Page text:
Biden administration announces rule aiming to speed up asylum screening process for some migrants

FILE - US President Joe Biden speaks with US Customs and Border Protection officers as he visits the US-Mexico border in El Paso, Texas, on Jan. 8, 2023. ( JIM WATSON/AFP via Getty Images)

The Biden administration announced new standards which aim to speed up asylum processing at the southern border, enabling them to quickly reject a limited group of people believed to have committed serious crimes or who have terrorist links. 

"This will allow DHS to expeditiously remove individuals who pose a threat to the United States much sooner than is currently the case, better safeguarding the security of our border and our country," the Department of Homeland Security said in the statement.

What’s changing? 

Currently, migrants who arrive at the border undergo an initial screening for "credible fear." The person would be allowed to move on even if he or she has a criminal background or would pose a security risk. 

A judge will then later determine whether that migrant would be eligible to stay in the U.S. for asylum. 

The new rule would basically allow a border patrol officer to conduct the usual initial screening and decide whether or not the person is safe to enter, according to AP sources. 

When will the change take effect?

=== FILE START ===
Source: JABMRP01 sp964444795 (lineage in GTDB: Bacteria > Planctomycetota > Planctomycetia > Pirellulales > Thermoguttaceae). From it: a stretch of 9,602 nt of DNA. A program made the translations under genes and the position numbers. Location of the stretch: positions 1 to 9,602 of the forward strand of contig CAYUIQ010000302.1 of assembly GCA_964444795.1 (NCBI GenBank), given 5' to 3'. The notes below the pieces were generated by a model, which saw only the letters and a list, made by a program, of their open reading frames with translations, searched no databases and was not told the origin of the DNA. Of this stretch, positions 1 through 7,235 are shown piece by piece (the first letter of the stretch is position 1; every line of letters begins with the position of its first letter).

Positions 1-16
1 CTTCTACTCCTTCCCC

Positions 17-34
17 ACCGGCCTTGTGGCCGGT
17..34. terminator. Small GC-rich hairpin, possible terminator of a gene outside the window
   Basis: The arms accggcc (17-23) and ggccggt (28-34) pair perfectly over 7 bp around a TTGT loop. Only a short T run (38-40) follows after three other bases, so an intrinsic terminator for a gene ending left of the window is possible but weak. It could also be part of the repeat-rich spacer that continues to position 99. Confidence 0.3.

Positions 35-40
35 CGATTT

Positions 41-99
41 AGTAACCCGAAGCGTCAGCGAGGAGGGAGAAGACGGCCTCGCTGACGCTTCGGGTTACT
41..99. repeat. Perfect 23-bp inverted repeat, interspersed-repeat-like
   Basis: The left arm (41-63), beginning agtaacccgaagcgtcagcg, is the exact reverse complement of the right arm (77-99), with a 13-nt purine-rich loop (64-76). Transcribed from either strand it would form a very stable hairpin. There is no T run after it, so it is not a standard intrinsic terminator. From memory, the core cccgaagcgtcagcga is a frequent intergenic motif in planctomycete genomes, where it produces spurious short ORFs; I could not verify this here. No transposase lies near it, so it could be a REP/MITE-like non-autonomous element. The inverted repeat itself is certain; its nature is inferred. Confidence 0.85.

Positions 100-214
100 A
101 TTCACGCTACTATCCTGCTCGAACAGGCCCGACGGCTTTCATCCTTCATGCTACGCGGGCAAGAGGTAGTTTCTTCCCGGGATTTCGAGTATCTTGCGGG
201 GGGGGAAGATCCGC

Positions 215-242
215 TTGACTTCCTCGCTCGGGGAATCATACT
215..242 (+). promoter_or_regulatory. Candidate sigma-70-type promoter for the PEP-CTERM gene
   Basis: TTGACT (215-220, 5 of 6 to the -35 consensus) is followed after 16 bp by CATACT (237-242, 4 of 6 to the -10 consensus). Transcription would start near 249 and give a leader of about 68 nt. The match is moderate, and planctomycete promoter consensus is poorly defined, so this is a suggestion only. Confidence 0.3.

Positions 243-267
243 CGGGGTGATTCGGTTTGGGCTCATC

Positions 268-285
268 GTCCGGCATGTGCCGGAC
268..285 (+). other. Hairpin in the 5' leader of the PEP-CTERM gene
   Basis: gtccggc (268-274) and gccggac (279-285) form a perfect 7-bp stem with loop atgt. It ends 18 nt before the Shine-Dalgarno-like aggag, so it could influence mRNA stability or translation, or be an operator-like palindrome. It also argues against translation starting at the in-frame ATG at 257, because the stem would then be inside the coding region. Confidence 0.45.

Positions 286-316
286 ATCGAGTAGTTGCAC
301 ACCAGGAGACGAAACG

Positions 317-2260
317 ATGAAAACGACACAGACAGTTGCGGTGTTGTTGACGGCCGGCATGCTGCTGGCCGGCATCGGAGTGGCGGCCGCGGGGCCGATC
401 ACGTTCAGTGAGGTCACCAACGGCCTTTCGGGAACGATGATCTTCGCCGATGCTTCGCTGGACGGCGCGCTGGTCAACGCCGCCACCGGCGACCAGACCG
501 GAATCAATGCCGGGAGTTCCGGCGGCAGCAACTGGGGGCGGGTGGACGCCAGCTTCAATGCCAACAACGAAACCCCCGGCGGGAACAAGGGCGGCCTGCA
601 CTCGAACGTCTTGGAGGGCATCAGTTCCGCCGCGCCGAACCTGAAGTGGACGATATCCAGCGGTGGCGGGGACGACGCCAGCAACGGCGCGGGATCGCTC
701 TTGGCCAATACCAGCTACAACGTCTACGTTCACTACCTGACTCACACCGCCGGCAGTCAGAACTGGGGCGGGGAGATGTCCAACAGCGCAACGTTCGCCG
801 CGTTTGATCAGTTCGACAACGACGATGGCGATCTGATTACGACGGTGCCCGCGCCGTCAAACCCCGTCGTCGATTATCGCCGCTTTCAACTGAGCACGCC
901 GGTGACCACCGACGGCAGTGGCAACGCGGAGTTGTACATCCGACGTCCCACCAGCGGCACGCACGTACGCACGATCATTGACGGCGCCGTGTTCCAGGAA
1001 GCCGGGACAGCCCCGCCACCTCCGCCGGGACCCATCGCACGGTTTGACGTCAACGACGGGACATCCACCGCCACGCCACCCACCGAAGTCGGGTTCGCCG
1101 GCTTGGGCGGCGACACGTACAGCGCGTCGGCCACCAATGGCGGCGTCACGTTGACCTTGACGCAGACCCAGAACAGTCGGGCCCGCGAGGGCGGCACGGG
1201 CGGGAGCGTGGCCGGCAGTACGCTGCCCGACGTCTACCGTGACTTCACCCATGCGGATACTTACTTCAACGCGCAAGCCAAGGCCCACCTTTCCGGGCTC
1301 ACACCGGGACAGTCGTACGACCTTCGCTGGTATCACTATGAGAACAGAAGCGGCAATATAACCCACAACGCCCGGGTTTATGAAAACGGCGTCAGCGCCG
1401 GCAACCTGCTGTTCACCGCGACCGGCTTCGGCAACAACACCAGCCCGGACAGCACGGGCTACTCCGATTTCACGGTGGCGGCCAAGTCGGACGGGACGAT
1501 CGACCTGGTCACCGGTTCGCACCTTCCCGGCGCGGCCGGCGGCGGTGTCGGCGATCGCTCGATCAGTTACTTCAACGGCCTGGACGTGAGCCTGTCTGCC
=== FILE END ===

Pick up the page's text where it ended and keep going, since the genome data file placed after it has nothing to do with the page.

The new rule won’t likely go into effect for months. 

Biden continues to mull larger executive action on the border, whose timing depends in large part on whether the number of illegal border crossings increases — they have been steadily decreasing since December.

Immigration advocates raise questions

The new screening process prompted immigration advocates to ring the alarm over concerns that many migrants are being subjected to questions so soon after surviving life-threatening trips to get to the U.S. 

Sources told AP that the new rule would likely impact a very small number of migrants seeking asylum. 

Despite this, advocates relented and said initial interviews were originally designed to have a lower bar so that migrants would not be wrongfully deported. 

Migrants also may not have access to adequate legal counsel when answering these screening questions, which is a key first step toward an asylum claim. 

The Associated Press contributed to this report. This story was reported from Los Angeles.